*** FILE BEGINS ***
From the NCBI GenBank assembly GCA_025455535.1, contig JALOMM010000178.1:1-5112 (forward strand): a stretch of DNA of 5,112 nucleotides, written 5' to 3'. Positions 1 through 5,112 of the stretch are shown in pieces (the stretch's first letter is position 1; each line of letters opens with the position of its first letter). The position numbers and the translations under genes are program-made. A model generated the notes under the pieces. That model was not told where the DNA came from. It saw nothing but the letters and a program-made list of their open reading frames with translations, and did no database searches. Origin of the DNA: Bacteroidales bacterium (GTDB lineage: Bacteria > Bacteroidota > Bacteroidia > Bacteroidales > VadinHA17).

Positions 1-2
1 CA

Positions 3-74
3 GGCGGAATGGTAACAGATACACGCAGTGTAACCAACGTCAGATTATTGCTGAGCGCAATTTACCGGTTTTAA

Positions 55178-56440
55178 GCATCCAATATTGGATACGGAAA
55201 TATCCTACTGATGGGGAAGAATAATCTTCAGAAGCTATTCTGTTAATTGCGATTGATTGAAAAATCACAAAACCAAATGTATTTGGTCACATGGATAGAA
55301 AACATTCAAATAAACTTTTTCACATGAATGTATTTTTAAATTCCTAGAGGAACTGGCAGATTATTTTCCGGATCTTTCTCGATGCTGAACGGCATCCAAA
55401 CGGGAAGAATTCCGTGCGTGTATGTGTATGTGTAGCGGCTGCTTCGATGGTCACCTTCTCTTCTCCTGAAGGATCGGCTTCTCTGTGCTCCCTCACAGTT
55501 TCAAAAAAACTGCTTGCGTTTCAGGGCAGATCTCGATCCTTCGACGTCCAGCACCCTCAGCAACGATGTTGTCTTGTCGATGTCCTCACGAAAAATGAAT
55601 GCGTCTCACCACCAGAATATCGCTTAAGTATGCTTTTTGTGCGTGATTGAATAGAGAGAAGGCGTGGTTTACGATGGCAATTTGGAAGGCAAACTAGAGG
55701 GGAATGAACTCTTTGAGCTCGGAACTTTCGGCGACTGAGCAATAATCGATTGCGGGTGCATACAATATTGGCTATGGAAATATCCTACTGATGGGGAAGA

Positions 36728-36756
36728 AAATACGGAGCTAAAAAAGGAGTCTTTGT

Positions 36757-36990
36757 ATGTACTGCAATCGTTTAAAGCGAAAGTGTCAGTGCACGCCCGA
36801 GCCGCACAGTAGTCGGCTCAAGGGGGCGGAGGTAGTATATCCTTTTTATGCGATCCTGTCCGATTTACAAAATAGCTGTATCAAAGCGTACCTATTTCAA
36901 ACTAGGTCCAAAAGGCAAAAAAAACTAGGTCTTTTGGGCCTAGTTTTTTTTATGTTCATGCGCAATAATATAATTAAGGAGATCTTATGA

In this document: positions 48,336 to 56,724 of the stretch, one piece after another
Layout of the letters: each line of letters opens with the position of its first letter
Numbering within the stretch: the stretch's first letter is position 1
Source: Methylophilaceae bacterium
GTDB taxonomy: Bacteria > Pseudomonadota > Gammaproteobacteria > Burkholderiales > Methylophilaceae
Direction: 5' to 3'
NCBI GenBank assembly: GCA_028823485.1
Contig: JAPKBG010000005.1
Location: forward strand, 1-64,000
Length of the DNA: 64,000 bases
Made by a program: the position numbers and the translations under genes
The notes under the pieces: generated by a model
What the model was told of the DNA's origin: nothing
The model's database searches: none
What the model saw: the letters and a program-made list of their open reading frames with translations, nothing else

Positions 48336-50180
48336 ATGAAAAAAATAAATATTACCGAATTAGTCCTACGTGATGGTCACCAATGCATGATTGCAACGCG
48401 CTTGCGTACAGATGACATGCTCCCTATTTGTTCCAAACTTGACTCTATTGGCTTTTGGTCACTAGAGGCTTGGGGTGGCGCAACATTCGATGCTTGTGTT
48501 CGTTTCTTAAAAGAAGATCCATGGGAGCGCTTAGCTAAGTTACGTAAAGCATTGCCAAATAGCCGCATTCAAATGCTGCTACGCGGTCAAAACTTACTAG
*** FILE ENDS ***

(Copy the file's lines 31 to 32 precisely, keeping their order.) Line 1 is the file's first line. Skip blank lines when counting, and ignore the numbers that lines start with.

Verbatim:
The notes under the pieces: generated by a model
What the model was told of the DNA's origin: nothing